Stories of the Revolution: John Higgins had to wait 22 years for pension

President’s father long pursued military pension before receiving one on appeal in 1956

President Michael D Higgins’s father John was involved in multiple acts of arson, raiding and arms smuggling, according to his file just released from the Military Service Pensions Archive. John Higgins gave a long list of his activities during the War of Independence and Civil War, in which he fought on the anti-Treaty side. He pursued a military pension but had to wait 22 years before one was finally granted to him.

Born in 1894, John Higgins joined D Company of the 1st battalion of the East Clare Brigade in September 1918 for training and drill instruction. He joined the Charleville company of the 3rd battalion of Cork No 4 Brigade in 1920 as a first lieutenant. The company had a strength of 87 men. His occupation as a commercial traveller meant he was involved in intelligence gathering.

He was active throughout the War of Independence. He listed attacks on Ballylanders and Kilmallock Barracks and a raid on the Dublin to Cork night mail train at Charleville station as some of the activities he was involved with.

Dog-licence money

He raided the mail from Charleville post office and seized the dog-licence money and took motor batteries from garages in Charleville. He also raided and seized telephones from the post office and business houses in Charleville just before the truce in July 1921.


He was involved in the burning down of Lord Kenmare’s Derreen House in Co Kerry and a British Legion headquarters nearby in 1922.

His testimony was verified by his commanding officer at Charleville, Comdt Michael Geary, who said Higgins was “most active in both periods and was in every activity almost that was carried out in the area”.

He was appointed battalion intelligence officer in September 1921, the battalion then having a strength of 450 men. Nevertheless, the military pension board turned him down judging his activities for the period as being “very poor”.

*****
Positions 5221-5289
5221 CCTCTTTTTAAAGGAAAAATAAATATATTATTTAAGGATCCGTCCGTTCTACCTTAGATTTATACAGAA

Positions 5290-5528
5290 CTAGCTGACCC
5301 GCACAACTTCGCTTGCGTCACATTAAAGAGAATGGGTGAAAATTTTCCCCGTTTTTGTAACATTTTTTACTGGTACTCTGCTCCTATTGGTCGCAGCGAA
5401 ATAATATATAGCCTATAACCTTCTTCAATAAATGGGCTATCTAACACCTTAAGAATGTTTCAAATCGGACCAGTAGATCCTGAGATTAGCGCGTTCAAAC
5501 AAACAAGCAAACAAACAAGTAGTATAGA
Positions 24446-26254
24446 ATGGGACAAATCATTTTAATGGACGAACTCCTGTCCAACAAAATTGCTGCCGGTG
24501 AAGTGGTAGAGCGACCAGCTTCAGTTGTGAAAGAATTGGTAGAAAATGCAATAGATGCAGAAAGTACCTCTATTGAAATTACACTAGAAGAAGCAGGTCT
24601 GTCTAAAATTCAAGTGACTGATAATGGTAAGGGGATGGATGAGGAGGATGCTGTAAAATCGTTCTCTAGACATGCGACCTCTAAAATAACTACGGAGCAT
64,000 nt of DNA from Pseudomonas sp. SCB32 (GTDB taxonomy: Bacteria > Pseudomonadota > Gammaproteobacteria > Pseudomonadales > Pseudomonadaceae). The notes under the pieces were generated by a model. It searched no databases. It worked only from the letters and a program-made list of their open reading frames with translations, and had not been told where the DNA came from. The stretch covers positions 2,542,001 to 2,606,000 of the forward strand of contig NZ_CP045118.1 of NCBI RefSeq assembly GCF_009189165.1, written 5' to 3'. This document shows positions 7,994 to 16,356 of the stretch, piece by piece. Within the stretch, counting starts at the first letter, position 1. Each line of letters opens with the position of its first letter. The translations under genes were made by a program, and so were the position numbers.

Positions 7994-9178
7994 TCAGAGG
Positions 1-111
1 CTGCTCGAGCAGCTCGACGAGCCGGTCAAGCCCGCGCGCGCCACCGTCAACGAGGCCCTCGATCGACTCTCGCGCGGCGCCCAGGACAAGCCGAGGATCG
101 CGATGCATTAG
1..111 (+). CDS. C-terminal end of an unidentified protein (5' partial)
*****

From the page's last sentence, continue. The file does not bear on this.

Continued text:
No specific reason is given for them coming to that conclusion, but there is an X beside John Higgins’s answer when he said he said he was in “no actual fight”. To meet the definition of “active service”, an applicant had to show that he or she had been involved in a gun battle with crown forces, though the criteria was relaxed in later years.

Higgins joined the anti-Treaty side in August 1922 as battalion intelligence officer and was involved in two ambushes with Free State forces. He was arrested in January 1923 and interned in the Curragh for almost a year.

Employment issues

After he was released, Higgins recounted how he lost his employment and had to take a job at substantially less wages, decreasing from £130 a year plus £50 travelling allowances to just £50 a year.”At the time very few people would employ an ex-internee,” he wrote in his pension application.

Higgins corresponded regularly with War of Independence veteran and later Fianna Fáil cabinet minister Seán Moylan about his pension application.

He wrote to Moylan in November 1937 asking what had happened his application. “I heard that all the others that were up with me have their pensions granted for some time. I would like to get it fixed up soon as business is not so good with me and I could do with a little money to keep me going.”

He again wrote to Moylan a year later saying he had heard nothing from the pensions board.

In 1943, Moylan, then minister for lands, wrote to Oscar Traynor, the minister for defence, asking for Higgins’s case to be reopened.

Higgins was finally granted a military pension in December 1956 on appeal. He was granted £32:16:3 a year.